3.2 European Federation of Catalysis Societies Applied Catalysis Award

The European Federation of Catalysis Societies (EFCATS) award for 2019 was awarded to Professor Glenn Sunley of BP Plc, UK, and was accompanied by a talk titled ‘Adventures in C1 Chemistry’. Glenn talked through some of his career highlights, including work done on the BP CativaTM process for acetic acid production and the elucidation of the reaction mechanism in collaboration with the University of Sheffield, UK (15). Work was also presented about a collaboration with University of California, Berkeley, USA and the California Institute of Technology, USA, investigating the conversion and mechanistic features of methanol homologation to triptane over an indium iodide catalyst (16, 17). Special mention was also given to some recent Fischer-Tropsch technology development as a result of the long-term collaboration between BP and Johnson Matthey, UK, described as ‘stunning engineering’. The first license for this technology has already been sold and will enable Fulcrum BioEnergy Inc, USA, to convert 175,000 tonnes of household rubbish into 11 million gallons of jet fuel each year (18, 19).

3.3 SunCarbon – Creating a New Value Chain from Forest to Refineries

Christian Hulteberg from SunCarbon (both a process and Swedish based company) described their newly launched process for the transformation of lignin into vehicle fuel. This process is dual-function, removing lignin from a typical pulp mill cycle allowing debottlenecking of the pulp mill evaporator and also providing the mill with an additional value stream. Lignin is extracted by membrane filtration and then homogenised in a homogeneously catalysed process. The resultant product is then purified and mixed with vacuum gas oil to make it liquid and pumpable, before being shipped to a refinery. The adjacent pulp mill is capable to take care of any and all waste products of the SunCarbon process. Once at the refinery, the material undergoes standard hydrotreatment and is transformed into vehicle fuel. The feedstock was reported to contain up to 20% O, which would place significant additional H2 demand on the refinery hydrotreater.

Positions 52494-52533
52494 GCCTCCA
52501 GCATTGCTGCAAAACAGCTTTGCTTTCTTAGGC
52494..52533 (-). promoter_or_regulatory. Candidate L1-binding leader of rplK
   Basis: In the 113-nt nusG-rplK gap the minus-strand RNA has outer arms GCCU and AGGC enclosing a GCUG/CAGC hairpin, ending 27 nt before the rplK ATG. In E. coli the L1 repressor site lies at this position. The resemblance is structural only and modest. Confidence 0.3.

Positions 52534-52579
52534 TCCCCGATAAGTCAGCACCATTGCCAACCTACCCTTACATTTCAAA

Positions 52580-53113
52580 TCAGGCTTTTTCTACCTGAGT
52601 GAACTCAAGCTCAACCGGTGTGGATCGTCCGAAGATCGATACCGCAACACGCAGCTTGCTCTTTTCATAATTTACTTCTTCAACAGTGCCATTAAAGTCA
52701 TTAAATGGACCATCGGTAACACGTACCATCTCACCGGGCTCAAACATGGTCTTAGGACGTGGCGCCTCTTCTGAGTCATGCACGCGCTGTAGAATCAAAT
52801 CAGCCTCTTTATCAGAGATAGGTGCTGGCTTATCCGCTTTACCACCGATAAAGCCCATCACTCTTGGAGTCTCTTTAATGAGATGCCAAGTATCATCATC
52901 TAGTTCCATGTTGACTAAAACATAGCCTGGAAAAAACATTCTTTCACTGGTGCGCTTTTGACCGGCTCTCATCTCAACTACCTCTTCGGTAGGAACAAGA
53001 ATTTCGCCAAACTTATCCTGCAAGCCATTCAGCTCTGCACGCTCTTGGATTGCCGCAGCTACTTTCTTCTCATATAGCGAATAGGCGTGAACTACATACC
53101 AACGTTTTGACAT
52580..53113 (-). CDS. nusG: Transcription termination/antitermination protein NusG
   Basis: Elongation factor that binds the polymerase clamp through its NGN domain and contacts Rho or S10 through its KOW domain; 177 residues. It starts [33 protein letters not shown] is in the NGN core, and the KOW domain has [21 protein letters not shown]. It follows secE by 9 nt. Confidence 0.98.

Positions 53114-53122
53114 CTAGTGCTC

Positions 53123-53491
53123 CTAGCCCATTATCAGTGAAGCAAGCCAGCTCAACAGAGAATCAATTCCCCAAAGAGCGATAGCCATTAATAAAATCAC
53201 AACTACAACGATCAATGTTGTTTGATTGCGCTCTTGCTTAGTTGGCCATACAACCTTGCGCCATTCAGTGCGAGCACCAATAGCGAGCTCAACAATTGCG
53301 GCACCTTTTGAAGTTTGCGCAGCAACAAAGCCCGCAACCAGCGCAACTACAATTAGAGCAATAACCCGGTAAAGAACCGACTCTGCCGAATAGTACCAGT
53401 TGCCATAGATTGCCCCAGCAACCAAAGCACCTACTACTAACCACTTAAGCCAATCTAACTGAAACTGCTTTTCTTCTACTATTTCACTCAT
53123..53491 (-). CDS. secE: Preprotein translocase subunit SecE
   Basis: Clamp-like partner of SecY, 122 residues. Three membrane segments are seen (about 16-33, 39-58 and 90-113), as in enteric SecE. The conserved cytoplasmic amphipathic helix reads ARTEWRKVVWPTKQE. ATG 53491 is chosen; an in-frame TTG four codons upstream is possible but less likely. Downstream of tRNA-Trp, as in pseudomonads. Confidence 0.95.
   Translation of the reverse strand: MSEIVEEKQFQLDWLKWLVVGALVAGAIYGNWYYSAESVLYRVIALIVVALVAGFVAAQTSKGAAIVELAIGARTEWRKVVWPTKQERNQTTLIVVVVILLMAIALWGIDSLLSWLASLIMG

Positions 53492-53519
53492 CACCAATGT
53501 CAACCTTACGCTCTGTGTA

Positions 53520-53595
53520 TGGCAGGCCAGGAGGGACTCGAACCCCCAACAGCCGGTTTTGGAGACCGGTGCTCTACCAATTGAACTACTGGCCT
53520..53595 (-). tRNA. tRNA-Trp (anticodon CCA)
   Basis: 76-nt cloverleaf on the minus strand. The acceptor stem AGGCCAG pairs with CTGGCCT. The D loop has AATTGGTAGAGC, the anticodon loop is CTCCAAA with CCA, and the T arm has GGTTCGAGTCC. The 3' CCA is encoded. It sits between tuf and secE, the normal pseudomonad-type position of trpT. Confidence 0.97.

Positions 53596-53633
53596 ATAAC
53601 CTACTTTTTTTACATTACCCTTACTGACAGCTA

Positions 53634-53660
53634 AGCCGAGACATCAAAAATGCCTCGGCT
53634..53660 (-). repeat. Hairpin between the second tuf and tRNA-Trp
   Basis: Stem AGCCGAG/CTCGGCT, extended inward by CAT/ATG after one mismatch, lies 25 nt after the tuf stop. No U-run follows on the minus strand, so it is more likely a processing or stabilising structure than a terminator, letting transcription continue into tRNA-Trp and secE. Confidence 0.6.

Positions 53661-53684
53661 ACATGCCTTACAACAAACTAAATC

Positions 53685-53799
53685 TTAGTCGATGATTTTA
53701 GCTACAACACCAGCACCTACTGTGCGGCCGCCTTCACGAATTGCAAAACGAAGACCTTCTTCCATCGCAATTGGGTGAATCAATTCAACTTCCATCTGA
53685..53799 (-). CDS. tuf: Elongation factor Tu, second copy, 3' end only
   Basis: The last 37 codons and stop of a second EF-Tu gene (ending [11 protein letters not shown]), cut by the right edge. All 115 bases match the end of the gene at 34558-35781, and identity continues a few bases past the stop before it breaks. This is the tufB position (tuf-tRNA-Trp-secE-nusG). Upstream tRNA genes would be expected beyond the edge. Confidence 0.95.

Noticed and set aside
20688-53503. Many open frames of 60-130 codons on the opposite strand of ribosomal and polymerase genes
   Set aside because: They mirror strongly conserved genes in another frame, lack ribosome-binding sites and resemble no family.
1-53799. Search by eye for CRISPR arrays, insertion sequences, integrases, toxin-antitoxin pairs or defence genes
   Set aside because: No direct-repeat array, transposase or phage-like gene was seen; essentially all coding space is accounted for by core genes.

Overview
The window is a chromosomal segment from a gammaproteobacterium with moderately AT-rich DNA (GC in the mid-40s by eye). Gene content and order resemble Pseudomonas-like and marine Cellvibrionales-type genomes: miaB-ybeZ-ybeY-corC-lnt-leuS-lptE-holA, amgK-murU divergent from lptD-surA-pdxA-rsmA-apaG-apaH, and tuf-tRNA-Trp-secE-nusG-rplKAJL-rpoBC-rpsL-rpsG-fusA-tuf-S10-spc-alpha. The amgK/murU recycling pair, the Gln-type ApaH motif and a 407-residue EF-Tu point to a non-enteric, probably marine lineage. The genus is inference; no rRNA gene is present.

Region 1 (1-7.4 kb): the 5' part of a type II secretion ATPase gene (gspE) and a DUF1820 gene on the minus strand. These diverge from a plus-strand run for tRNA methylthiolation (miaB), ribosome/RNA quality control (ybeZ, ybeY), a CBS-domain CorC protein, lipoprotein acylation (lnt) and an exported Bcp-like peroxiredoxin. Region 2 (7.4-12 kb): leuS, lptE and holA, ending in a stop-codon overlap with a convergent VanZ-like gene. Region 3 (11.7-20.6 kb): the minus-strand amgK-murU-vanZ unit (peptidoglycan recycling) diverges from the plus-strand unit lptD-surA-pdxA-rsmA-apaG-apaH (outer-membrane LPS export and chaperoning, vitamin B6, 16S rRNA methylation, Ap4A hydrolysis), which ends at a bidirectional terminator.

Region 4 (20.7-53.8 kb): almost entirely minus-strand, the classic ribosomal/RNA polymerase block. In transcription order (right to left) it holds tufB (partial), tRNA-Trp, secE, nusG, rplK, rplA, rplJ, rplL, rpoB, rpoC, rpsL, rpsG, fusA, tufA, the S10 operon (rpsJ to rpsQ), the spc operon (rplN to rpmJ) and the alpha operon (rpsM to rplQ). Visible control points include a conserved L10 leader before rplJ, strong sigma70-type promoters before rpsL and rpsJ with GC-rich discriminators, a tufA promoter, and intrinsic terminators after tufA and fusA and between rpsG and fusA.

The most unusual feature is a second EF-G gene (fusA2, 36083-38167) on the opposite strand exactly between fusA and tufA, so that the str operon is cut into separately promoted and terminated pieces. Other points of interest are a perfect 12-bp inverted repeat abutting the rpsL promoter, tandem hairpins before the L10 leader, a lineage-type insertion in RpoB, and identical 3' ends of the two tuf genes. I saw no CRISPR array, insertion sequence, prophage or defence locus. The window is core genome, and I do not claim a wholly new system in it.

4. Carbon Dioxide Utilisation

An ongoing theme of EuropaCat 2019 was the focus of many research groups on utilisation of CO2. Many talks were presented on addressing various aspects of the Sabatier reaction for CO2 hydrogenation, on the dry reforming of methane (DRM) for H2 production or for the direct synthesis of methanol from CO2.

Matteo Monai from Utrecht University, The Netherlands, presented a short talk on work done tuning metal-support interactions on supported Ni catalysts for the Sabatier reaction hydrogenating CO2 to CH4 (Equation (i)):